Paul encouraged the saints in Philippi by saying, “Whatever is true … think about such things.” Do you think it’s possible to think about more than one true thing at a time? To believe more than one true thing simultaneously? Or do you think that you can only hold one truth at a time?
Perhaps you’ve talked with someone going through a difficult circumstance. When you respond with an encouraging word from Scripture, your encouragement is kindly refused or outright rejected with a reminder of what the person is going through. “You don’t know how difficult this has been for me.” You wonder to yourself why the person is thinking that you haven’t heard them or don’t believe them simply because you offered a true word from the Word. It’s almost as if the person thinks they must set aside the truth of their trouble in order to believe a truth from Scripture.
Let’s consider this question of truth for a moment using John 16:33.
“I have said these things to you, that in me you may have peace. In the world you will have tribulation. But take heart; I have overcome the world.”
What are the simultaneously true things that we see in this one short verse spoken by our Lord?
- That he has spoken to us.
- That he wants us to have the peace that is found in him.
- That we will have tribulation.
- That he has overcome the world.
All of these statements are true. They do not contradict one another, and can be held in tandem. Yes, we may be in the midst of some tribulation, but we must not reject someone’s reminder of the peace that Christ wants us to have in the midst of a very real, true tribulation. Why wouldn’t we want to hear such a wonderful truth? Might it be that in the midst of trials, we are tempted to reject other truths? If someone brings them to our mind, it’s a reminder that we don’t actually want to think about what is true … that God can give us peace in the midst of trial. We want our way to peace, and that would likely be a pathway free of tribulation. But if we push aside such words of truth, we become prisoners to fear, worry, and anxiety.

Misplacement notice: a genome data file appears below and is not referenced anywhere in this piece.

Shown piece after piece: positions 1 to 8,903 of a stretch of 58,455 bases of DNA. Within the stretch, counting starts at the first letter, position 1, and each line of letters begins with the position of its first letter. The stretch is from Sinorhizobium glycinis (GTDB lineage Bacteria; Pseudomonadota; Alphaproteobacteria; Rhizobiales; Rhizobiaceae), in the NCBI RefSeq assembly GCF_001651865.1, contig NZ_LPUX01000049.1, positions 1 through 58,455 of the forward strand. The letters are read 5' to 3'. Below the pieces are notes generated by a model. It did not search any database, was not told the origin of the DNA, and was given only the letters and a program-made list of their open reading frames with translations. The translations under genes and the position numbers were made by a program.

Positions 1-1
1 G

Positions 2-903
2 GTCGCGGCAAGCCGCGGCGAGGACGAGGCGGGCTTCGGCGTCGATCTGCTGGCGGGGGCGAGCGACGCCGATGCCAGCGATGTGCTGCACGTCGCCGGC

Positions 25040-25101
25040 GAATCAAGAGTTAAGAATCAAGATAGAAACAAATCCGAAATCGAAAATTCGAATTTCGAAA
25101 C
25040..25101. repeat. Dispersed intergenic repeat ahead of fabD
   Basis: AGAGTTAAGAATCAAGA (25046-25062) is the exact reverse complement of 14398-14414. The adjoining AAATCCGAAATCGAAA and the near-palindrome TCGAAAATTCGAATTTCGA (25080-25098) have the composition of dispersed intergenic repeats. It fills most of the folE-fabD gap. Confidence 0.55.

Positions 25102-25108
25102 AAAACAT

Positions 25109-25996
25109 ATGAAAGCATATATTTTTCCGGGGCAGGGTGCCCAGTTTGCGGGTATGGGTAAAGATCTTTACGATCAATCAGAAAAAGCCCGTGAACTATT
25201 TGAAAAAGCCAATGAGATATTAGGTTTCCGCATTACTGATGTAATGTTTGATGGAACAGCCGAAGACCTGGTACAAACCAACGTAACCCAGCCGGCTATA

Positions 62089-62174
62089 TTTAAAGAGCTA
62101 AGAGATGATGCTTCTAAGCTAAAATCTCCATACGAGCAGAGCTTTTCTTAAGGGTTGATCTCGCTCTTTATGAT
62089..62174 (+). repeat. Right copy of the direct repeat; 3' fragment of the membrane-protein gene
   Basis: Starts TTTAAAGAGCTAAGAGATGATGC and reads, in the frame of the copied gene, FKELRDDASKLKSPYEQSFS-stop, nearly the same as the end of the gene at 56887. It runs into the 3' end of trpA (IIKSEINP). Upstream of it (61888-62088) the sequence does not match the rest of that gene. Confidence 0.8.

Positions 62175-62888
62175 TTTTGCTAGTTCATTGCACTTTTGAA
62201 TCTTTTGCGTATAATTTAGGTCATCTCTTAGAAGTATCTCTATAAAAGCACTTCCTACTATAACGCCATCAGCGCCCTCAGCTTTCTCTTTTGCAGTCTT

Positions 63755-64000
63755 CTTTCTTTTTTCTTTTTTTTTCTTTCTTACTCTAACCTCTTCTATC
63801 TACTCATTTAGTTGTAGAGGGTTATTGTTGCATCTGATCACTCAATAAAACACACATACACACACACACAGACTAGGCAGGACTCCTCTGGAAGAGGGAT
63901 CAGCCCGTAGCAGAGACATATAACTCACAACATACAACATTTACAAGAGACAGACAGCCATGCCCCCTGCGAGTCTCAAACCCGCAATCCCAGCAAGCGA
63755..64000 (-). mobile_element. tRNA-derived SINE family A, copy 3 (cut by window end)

In John 8:31-32, “Jesus said to the Jews who had believed him, ‘If you abide in my word, you are truly my disciples, and you will know the truth, and the truth will set you free.’” True freedom is when we gladly hear every promise of Scripture, when we welcome reminders of God’s character. All of these truths carry us in the most trying of circumstances.
So, there are two important reminders for all of us.
The first is that we should never shrink back from sharing the Word, remembering “A word fitly spoken is like apples of gold in a setting of silver” (Prov. 26:11), and that our speech should “always be gracious, seasoned with salt” (Col. 4:6).
The second is that we should never shrink back from hearing a truth that someone has to share with us. If that truth is grounded in Scripture, it is a truth that we need to hear, even in the midst of difficult trials. Such words are for our peace; they are for our growth.
“Sanctify them in the truth; your word is truth.” ~ John 17:17